MONIQUE: Cinematic exploration of race as it pertains not just to our ancestors but to ourselves currently. We've entered a time where we have to contemplate what it means to take in slave narratives. And that's really hard for a lot of people. If you're one of those people, I encourage you to dig through and get through. There's a payoff that is worth watching this series. As challenging as it is, as many breaks as I needed, I'm glad I watched it. I'm glad Barry Jenkins dug into himself and into Mr. Whitehead's work to tell this story. It's hard. But it's really something to watch.
WELDON: Bedatri, same question - what'd you make of it?
CHOUDHURY: Yeah. I mean, I agree with Joelle. Like, you know, it is hard to watch. But it is something that we need to watch, especially in the country we live in today. In fact, Barry Jenkins is - in an interview says that, you know, throughout his schooling in the U.S., the topic of slavery was broached - and I quote - "so pithily, shoddily and heinously" that he had to make this. And I think that is where this show is so radical because it forces you to look. And you can't look away from that history because you have to - not make peace, but you have to at least acknowledge that we have a violent history. And the only way of moving forward is acknowledging it and then processing it and then bettering it. We can't ignore it anymore.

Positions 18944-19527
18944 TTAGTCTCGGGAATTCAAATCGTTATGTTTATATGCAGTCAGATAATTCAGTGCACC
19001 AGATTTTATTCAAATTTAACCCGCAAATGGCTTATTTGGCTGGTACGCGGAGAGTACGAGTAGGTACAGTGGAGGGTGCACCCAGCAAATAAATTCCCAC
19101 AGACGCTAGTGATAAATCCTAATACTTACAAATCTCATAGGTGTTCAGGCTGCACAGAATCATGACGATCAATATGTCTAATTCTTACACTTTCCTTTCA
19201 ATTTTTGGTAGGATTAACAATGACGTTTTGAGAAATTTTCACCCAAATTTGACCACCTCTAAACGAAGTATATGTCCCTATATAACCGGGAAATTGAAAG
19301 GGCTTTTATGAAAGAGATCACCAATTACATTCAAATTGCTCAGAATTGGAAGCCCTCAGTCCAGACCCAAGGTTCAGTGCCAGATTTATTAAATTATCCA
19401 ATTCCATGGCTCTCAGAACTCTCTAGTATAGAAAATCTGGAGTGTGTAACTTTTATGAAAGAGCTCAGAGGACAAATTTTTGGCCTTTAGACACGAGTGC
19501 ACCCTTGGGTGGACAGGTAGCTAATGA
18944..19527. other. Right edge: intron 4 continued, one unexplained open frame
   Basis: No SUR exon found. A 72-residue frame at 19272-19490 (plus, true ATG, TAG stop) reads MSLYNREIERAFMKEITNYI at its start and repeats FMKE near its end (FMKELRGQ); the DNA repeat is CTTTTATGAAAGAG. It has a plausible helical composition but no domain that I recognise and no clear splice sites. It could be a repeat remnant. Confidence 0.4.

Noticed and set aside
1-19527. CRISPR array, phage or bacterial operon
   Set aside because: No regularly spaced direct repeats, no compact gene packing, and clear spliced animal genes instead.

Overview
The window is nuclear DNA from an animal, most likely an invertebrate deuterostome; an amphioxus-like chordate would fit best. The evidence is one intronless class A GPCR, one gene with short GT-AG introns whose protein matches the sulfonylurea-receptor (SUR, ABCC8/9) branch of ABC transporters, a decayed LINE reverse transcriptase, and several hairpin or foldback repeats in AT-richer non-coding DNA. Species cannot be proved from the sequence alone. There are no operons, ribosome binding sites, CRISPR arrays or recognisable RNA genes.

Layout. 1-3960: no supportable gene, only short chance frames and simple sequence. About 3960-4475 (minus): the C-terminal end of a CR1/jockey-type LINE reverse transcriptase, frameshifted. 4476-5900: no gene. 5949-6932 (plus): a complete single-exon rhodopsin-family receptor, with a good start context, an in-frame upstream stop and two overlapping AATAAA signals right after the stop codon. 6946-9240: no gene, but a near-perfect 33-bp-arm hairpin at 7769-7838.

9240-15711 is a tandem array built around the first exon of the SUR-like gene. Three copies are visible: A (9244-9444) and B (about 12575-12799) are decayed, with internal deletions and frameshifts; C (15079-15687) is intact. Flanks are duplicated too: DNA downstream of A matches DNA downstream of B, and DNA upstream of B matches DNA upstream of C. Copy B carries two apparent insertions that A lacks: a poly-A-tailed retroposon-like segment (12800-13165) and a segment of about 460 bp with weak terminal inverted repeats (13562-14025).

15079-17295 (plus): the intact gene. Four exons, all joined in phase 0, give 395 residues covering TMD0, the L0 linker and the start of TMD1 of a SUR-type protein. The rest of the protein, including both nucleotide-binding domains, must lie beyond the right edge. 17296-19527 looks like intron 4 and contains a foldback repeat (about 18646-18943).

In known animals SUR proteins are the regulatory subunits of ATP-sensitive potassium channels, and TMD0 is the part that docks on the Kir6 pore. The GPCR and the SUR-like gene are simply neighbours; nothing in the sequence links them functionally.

WELDON: Absolutely. Now, Eric, you've been doing some thinking about this because there certainly has been a spate of recent media that deal with this topic and deal with it in a very explicit way. What'd you think of "The Underground Railroad"?
DEGGANS: You know, I used to be one of those folks who would get a little annoyed at people who would say, you know, as a blanket statement, I'm not watching anymore slave narratives because I can't stand to watch Black pain. And I got to say, man, when I started watching this, I had the exact same reaction. It is so hard for me to watch it. Even though I trust Barry Jenkins and he's an amazing filmmaker and there is a lot to like about what he's done here, there's a part of me that gets really pissed off that Black people have to constantly open our wounds and show how we've been brutalized by America to get America to understand trauma and the heritage of trauma and what that's done to us as a people.